The history of Rashtrapati Bhavan : The official home of the President of India
The Viceroy’s House after indipendence became the official home of the President of India, located at the Western end of Rajpath in New Delhi, India which is popularly known as Rashtrapati Bhavan.The decision to build a residence in New Delhi for the British Viceroy during the Delhi Durbar in December 1911 that the capital of India would be relocated from Calcutta to Delhi. When the plan for a new city, New Delhi, adjacent to and south of Old Delhi, was developed after the Delhi Durbar, the new palace for the Viceroy of India was given an enormous size and prominent position
1. The splendour of the Rashtrapati Bhavan is multi-dimensional. It is a vast mansion and its architecture is breathtaking. More than these, it has a hallowed existence in the annals of democracy for being the residence of the President of the largest democracy in the world. Few official residential premises of the Head of the State in the world will match the Rashtrapati Bhavan in terms of its size, vastness and its magnificence.
The Plan of Rashtrapati Bhavan : The official home of the President of India
2. Rashtrapati Bhavan is the official home of the President of India. As the plan for New Delhi was developed, the Governor-General’s residence was given an enormous scale and prominent position. The palace developed very similarly to the original sketches which Lutyens sent Herbert Baker from Simla on June 14, 1912. The British architect Edwin Landseer Lutyens design is grandly classical overall, with colours and details inspired by Indian architecture.
The Design of Rashtrapati Bhavan : The official home of the President of India
3. Meanwhile, between 1911 and 1916, 300 families were evicted under the “1894 Land Acquisition Act” from Raisina and Malcha villages, thus clearing about 4,000 acres to begin the construction the Viceroy’s House. Lutyens and Baker who had been assigned to work on the Viceroy’s House and the Secretariats, began on friendly terms. Baker had been assigned to work on the two secretariat buildings which were in front of Viceroy’s House. The original plan was to have Viceroy’s House on the top of Raisina Hill, with the secretariats lower down. It was later decided to build 400 yards back, and put both buildings on top of the plateau. While Lutyens wanted the Viceroy’s house to be higher, he was forced to move it back from the intended position, which resulted in a dispute with Baker. After completion, Lutyens argued with Baker, because the view of the front of the building was obscured by the high angle of the road.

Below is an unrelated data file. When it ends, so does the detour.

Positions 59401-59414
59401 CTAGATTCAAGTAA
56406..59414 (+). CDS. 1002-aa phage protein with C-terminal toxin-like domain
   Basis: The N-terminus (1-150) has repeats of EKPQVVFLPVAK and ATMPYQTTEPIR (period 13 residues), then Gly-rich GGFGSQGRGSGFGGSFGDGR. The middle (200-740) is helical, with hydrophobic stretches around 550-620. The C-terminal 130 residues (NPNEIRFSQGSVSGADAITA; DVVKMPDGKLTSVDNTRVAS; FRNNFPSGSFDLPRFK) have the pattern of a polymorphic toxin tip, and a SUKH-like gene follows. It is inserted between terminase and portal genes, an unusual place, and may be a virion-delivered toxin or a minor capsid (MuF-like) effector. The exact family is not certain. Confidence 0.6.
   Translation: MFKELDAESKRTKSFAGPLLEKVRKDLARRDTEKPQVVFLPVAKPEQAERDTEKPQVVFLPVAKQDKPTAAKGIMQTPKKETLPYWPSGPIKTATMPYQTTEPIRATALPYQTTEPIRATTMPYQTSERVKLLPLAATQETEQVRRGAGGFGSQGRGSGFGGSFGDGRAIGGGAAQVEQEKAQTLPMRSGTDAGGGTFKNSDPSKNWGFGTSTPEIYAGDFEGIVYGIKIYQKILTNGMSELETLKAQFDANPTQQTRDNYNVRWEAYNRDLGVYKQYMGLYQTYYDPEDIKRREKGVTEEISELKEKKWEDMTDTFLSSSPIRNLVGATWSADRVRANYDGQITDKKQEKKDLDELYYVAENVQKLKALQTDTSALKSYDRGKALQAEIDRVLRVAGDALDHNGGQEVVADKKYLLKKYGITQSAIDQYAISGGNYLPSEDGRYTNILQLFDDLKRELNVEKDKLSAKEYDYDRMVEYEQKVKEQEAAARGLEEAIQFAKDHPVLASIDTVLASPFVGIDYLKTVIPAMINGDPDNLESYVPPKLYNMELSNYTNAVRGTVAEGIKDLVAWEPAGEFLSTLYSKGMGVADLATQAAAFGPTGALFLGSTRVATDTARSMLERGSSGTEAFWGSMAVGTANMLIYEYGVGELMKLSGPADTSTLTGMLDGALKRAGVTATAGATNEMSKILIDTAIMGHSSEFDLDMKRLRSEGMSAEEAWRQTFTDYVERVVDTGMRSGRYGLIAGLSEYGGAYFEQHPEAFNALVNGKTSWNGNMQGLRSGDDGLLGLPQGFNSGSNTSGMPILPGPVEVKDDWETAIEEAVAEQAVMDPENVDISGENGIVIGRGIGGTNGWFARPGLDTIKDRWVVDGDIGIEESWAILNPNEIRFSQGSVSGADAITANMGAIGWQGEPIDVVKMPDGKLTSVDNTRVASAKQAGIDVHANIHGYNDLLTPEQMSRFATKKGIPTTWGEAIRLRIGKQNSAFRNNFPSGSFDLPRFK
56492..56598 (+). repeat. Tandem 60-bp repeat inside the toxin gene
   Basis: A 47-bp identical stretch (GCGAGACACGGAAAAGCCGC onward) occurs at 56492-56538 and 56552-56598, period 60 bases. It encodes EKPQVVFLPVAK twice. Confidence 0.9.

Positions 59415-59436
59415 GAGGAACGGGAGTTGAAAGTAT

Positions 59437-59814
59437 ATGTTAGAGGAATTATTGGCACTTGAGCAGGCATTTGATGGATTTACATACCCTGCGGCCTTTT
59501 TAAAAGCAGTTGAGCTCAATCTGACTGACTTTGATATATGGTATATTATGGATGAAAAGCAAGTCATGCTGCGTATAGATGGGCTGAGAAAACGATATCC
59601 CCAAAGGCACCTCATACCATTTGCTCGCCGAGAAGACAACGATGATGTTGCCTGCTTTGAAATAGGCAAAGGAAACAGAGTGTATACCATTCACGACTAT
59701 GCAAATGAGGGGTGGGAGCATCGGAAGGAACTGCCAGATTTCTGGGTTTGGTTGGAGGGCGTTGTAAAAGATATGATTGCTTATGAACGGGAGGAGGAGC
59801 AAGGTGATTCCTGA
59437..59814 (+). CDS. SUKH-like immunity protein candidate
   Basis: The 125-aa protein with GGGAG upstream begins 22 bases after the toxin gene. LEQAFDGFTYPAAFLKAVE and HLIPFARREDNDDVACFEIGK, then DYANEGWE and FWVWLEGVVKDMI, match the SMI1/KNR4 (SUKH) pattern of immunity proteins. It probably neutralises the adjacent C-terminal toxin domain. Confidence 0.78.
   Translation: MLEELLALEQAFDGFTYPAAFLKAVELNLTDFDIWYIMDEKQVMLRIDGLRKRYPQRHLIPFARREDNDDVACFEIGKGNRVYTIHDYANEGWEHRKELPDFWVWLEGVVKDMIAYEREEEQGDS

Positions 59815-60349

Rashtrapati Bhavan : Raisina Hills
4. Lutyens campaigned for its fixing, but was not able to get it to be changed. Lutyens wanted to make a long inclined grade all the way to Viceroy’s house with retaining walls on either side. While this would give a view of the house from further back, it would also cut through the square between the secretariat buildings. The committee with Lutyens and Baker established in January 1914 said the grade was to be no steeper than 1 in 25, though it eventually was changed to 1 in 22, a steeper gradient which made it more difficult to see the Viceroy’s palace. While Lutyens knew about the gradient, and the possibility that the Viceroy’s palace would be obscured by the road, it is thought that Lutyens did not fully realise how little the front of the house would be visible. In 1916 the Imperial Delhi committee dismissed Lutyens’s proposal to alter the gradient. Lutyens thought Baker was more concerned with making money and pleasing the government, rather than making a good architectural design.
Rashtrapati Bhavan : Mughal Gardens
5. Lutyens travelled between India and England almost every year for twenty years, to work on the building of the Viceroy’s house in both countries. Lutyens had to reduce the building size from 13,000,000 cubic feet (370,000 m3) to 8,500,000 cubic feet (240,000 m3). because of the budget restrictions of Lord Hardinge. While he had demanded that costs be reduced, he nevertheless wanted the house to retain a certain amount of ceremonial grandeur.
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